When do we stop being a customer?

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Victoria Penrose 26th November 2015 3 minute read

When do we stop being a customer?

What happened to ‘the customer is always right?’ It appears that some organisations forget that they are actually dealing with customers - or humans - at all. Endless battles with automated systems, re-directs and circling answer phones achieves nothing but consumer aggravation and disengagement. Did the decision makers ever reflect on their ‘inner-customer’ when creating such a service? 

In a survey carried out by CCM in conjunction with the Customer Contact Association in 2014, 80% of respondents admitted that they’d stopped interacting with an organisation because it was simply too hard. Yet, only 20% of companies use ‘customer effort’ (the level of frustration, amount of time invested and the number of times an organisation is contacted) as one of their main measures of customer experience.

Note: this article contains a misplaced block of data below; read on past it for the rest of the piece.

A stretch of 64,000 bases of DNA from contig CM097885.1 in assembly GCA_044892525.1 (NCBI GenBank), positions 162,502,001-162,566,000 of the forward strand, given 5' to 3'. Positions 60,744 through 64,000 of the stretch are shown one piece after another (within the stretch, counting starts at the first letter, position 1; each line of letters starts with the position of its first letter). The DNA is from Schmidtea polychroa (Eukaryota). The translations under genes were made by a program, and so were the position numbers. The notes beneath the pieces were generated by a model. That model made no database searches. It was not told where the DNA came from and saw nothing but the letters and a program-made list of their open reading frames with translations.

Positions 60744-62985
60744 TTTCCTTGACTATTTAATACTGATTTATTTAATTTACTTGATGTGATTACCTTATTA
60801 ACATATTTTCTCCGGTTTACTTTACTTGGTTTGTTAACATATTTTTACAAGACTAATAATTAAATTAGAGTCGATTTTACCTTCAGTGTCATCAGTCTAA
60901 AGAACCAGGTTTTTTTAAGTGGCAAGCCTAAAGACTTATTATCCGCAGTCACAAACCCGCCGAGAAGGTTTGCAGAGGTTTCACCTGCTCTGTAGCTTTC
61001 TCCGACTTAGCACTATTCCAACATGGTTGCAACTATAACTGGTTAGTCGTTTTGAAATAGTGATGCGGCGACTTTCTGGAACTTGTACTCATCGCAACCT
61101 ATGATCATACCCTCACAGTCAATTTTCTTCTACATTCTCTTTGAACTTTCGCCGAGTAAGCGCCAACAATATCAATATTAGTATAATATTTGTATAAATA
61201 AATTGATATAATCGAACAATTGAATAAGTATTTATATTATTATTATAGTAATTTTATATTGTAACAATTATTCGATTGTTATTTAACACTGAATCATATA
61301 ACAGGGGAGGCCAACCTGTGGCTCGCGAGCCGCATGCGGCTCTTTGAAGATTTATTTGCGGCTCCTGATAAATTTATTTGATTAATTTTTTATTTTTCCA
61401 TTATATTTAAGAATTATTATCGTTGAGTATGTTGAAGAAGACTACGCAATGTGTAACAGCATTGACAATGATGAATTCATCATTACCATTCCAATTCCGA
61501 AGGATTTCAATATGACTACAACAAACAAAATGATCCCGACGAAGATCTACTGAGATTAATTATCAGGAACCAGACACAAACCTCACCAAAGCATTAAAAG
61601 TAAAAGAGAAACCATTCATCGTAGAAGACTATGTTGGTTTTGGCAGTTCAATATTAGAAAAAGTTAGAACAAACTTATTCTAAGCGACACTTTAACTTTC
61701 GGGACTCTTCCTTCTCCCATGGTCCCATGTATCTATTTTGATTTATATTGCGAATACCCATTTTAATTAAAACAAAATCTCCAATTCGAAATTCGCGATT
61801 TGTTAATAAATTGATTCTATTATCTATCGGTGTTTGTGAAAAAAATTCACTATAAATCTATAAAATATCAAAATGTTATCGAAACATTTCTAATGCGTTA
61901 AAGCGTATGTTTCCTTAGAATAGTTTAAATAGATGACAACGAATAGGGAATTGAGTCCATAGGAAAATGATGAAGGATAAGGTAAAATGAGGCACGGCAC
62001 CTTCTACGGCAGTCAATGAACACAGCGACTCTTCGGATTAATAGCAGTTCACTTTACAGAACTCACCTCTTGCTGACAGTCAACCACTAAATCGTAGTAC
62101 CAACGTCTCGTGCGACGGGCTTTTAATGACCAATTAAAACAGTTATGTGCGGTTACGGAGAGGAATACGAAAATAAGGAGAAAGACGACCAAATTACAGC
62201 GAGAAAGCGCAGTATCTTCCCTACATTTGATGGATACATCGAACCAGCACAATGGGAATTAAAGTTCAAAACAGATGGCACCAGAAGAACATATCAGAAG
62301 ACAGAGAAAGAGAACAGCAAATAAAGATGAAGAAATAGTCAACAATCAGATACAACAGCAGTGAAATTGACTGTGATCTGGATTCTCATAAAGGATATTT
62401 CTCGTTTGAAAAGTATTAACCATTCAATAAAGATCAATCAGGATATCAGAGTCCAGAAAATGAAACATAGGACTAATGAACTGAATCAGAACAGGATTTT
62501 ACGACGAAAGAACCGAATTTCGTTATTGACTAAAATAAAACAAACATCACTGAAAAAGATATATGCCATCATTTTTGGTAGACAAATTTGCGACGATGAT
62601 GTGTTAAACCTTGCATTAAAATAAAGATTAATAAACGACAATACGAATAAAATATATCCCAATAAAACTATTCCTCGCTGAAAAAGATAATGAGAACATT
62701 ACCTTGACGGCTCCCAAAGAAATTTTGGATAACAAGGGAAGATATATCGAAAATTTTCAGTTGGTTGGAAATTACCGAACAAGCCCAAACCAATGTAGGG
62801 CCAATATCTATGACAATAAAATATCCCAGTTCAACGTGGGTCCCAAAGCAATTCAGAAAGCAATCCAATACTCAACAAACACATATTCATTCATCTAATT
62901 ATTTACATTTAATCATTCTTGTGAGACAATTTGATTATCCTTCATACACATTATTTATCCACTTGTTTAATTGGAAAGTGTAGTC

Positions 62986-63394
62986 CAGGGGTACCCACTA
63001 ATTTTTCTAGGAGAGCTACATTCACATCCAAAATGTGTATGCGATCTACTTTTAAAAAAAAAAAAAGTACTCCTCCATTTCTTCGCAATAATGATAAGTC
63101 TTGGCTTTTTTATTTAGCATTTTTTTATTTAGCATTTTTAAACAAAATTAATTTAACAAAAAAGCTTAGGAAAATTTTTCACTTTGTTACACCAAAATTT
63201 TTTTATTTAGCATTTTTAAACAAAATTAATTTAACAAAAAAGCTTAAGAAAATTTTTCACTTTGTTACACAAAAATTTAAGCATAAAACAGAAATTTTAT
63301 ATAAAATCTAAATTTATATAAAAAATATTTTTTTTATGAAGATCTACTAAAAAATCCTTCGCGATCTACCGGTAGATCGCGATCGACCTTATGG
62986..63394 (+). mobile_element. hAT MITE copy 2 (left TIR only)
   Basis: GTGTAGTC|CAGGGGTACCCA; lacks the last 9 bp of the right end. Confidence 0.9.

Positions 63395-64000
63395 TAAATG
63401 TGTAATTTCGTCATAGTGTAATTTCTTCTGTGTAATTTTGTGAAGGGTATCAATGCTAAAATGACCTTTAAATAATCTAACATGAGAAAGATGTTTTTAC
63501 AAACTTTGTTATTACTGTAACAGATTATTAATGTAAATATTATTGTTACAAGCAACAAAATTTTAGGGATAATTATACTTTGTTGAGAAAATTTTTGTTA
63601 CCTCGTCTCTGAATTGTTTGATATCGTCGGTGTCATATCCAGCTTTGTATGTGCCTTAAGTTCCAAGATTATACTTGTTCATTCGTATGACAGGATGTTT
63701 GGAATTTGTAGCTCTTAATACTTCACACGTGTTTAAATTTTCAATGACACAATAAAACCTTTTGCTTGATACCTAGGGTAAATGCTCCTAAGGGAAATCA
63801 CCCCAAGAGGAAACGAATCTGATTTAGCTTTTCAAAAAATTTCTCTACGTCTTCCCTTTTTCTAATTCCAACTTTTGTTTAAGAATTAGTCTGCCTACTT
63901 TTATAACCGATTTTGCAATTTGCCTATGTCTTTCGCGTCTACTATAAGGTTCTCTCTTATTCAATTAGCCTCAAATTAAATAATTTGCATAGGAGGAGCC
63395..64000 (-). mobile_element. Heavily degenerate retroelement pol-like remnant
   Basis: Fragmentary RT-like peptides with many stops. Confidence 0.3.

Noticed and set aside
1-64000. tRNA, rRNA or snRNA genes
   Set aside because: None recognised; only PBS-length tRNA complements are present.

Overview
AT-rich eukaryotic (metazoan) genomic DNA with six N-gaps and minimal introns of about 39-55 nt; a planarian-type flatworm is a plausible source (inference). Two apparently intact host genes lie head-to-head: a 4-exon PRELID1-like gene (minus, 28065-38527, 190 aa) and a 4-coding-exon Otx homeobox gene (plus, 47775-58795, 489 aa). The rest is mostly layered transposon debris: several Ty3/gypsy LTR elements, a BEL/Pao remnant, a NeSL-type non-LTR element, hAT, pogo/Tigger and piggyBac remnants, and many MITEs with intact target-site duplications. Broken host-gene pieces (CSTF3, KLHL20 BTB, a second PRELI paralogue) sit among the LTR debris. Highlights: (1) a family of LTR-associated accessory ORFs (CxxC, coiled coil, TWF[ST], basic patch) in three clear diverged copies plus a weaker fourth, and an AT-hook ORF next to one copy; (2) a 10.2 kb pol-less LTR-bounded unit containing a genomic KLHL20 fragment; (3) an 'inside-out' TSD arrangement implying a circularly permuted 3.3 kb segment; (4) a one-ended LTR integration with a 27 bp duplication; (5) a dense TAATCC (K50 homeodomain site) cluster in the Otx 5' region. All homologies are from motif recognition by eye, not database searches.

Bad customer service, or the processes behind it, can actually affect the health of the customer as well as the overall reputation of the organisation. With blood pressure rising, palpitations pumping and a bad mood to boot, your client instantly starts to develop negative connotations over your brand and therefore your reputation. A study by American Express highlights the positive effects of outstanding customer service.  Customers, following a positive interaction, become more aware of their surroundings and open up to the possibility of purchasing other products.  Also, with anxiety and stress levels reduced, these physical changes result in a positive brand association.

Even in this ever-advancing digital world, personal interaction with a customer advisor is vital. Fewer customers may call, but when they do, it’ll be about an urgent, complex or important issue, or because digital has failed to deliver the right answer. For this reason, call centre services, and their staff, need to be efficient and effective, with the ability to resolve an issue quickly to reduce the likelihood of repeat contact. Customers are happy with multiple contact channels, but only when they’re convinced that it’s quicker, easier and more efficient than picking up the phone. This personal level of customer experience should not be under-rated.

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